There is a framework but every decision that "pushes the envelope" is sold as being a one-off, when in practice it actually extends the envelope and invites the next developer or utility company to push it again. Like socks or a pullover, once stretched it doesn't go back to where it was.

 

35 years of working with our planning system have taught me that, and the tendency to push limits rather than accept them has been a particularly feature of at least the last 15. 

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1 minute ago, magpie patrick said:

Clearly you haven't engaged with due process in these matters.

 

There is a framework but every decision that "pushes the envelope" is sold as being a one-off, when in practice it actually extends the envelope and invites the next developer or utility company to push it again. Like socks or a pullover, once stretched it doesn't go back to where it was.

 

35 years of working with our planning system have taught me that, and the tendency to push limits rather than accept them has been a particularly feature of at least the last 15. 

The envelope is pushed and pulled both ways, long term.

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1 hour ago, Scholar Gypsy said:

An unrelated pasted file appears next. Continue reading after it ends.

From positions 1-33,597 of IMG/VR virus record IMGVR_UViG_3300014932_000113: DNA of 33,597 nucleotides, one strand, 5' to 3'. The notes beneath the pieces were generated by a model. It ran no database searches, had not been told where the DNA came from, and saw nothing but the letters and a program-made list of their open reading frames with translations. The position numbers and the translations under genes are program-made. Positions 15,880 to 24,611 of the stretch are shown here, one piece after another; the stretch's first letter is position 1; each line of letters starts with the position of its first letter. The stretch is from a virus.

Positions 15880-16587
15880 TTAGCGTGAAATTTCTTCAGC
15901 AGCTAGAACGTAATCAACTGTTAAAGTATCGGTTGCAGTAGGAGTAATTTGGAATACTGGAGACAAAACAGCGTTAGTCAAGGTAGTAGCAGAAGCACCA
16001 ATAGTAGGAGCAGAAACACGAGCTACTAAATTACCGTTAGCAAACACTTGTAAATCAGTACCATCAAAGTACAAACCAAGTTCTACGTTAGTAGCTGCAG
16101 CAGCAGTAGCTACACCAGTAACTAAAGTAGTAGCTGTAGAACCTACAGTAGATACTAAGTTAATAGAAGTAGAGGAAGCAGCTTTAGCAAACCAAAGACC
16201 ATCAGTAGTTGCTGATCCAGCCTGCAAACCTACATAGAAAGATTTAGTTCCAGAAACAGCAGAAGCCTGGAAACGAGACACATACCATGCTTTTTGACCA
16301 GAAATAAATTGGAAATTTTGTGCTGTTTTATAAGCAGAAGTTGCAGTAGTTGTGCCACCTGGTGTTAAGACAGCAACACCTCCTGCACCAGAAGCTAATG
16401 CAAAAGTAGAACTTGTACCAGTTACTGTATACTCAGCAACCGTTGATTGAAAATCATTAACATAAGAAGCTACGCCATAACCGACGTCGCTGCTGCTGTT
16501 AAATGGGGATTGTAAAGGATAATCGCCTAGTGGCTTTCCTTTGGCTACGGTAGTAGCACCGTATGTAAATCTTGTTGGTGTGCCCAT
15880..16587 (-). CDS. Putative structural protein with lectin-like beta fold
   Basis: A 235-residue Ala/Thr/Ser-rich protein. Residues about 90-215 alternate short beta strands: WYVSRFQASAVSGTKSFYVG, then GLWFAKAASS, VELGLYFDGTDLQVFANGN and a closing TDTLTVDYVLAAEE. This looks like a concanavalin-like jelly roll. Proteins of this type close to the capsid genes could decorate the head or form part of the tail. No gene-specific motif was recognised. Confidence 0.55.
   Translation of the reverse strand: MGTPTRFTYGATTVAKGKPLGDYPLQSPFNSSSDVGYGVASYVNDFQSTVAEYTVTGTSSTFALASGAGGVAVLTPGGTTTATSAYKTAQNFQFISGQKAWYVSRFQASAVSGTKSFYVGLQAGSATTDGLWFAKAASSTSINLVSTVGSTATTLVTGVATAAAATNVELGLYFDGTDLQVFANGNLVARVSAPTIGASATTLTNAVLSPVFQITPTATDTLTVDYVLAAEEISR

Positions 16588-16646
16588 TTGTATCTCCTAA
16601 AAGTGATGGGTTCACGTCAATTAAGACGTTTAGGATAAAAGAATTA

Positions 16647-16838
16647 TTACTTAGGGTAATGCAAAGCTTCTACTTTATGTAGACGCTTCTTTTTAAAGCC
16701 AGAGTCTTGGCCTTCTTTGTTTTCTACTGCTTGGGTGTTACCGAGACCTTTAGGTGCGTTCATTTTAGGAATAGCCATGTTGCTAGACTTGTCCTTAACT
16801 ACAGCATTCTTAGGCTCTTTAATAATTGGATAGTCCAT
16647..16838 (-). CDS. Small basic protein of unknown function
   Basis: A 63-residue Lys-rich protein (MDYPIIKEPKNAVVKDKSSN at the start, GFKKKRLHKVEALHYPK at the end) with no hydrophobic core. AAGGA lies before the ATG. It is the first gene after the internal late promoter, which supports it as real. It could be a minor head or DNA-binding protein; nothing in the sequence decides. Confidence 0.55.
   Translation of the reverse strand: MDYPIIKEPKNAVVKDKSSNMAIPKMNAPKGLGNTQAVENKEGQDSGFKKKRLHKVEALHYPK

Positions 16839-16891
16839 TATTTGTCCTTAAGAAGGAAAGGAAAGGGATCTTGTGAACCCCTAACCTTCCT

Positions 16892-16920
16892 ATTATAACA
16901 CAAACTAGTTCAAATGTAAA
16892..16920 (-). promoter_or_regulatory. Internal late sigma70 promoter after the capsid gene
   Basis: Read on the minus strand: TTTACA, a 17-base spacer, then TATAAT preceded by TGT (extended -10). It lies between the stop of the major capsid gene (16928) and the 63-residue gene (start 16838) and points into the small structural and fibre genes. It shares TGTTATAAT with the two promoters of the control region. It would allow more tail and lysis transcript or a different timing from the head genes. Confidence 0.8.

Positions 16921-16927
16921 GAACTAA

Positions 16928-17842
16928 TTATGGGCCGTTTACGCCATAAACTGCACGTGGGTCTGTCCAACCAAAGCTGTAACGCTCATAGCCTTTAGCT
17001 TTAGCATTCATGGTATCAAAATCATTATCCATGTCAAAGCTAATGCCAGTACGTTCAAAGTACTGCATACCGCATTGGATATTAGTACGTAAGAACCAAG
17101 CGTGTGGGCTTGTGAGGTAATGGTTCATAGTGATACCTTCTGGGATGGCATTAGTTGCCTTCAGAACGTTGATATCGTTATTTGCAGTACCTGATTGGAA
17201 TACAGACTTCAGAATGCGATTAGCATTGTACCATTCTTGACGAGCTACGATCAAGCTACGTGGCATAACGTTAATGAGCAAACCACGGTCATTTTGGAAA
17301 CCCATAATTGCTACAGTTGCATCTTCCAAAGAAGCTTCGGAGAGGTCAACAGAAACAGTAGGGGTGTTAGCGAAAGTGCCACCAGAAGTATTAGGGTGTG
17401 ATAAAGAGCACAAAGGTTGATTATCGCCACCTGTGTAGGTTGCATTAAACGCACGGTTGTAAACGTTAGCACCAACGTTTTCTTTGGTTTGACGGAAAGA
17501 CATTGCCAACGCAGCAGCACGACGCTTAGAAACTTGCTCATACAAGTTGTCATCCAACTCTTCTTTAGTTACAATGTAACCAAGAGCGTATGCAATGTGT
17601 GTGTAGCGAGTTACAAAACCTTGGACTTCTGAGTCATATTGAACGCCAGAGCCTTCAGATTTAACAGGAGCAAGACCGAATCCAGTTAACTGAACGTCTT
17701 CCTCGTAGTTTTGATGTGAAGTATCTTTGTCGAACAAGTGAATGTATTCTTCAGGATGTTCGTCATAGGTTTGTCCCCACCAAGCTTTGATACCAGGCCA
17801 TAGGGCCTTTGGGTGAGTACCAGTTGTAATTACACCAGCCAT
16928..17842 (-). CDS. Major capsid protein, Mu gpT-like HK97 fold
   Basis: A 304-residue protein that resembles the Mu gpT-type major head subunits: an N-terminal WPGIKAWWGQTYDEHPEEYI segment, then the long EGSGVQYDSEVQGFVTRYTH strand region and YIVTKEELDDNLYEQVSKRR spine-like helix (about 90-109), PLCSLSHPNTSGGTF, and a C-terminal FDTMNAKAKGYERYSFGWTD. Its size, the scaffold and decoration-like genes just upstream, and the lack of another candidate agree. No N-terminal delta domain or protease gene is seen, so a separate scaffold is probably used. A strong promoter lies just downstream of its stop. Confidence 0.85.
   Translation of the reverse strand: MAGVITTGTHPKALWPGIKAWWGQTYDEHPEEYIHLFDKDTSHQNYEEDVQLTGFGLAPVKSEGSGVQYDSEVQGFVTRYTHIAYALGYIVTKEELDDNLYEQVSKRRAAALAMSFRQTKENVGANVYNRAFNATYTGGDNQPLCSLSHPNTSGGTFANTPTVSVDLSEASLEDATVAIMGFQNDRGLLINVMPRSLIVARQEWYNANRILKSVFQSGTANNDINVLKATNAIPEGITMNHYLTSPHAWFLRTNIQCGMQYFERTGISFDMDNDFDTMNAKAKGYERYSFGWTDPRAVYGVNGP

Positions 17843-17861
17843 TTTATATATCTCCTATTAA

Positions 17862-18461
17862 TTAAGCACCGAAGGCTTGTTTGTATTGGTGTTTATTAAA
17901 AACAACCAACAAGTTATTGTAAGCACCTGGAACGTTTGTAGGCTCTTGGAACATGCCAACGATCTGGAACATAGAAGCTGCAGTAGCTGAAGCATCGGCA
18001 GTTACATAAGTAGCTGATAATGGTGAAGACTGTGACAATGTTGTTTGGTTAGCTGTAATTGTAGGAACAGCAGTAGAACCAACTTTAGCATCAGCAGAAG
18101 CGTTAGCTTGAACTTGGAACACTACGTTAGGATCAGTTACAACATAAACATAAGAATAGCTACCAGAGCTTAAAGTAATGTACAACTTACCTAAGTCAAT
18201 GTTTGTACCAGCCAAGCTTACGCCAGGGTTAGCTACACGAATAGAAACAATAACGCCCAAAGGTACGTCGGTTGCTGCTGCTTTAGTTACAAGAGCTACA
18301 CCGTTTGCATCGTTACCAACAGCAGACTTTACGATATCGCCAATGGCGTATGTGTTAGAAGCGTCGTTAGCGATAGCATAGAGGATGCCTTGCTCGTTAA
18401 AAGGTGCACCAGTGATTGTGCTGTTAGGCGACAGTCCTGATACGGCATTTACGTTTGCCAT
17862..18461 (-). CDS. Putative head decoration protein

I hope I can offer some reassurance here, as I am a Cam Conservator. We have been discussing this a lot for quite some time (and certainly since I joined in January 2023), to understand the nature of the structure, and the impact on navigation a) during construction and b) when built; and what that means for the powers AW are seeking.

We have submitted lots of questions to Anglian Water, and as you can see from this article the Planning Inspector has just held the initial scoping meeting at the start of the process of approving the works. The Environment Agency will of course have a major interest - we are just the navigation authority.

 

 

PS The subject of this thread is somewhat misleading, IMHO.

 

 

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Thankyou for your input Simon, the thread was opened for discussion on the facts that I had to hand. It was not misleading, AW ARE seeking to curtail navigation rights over a section of the river, your input shows that questions are being asked, and hopefully, this will result in no rights being removed. 

The outfall existing on the other side does not need any navigation restrictions, so neither should this new development. 

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5 hours ago, Paul C said:

The envelope is pushed and pulled both ways, long term.

I've never had an envelope (in this context) "pulled" - As Chair of our Town Council's Planning Committee (we don't make decisions, we offer suggestions to the Unitary Authority who then ignore us...) it would be wonderful to have a developer who said  "You know what, I don't think the regulations are tough enough. We'll comply with the rules, and then some, and trust you will then hold this as a precedent for other greedy B**** to achieve the same high standard"

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1 hour ago, ditchcrawler said:

I do wonder if its simply a case of someone making a cockup and forgot to put the word Temporary in there. Close off have the river while its being built.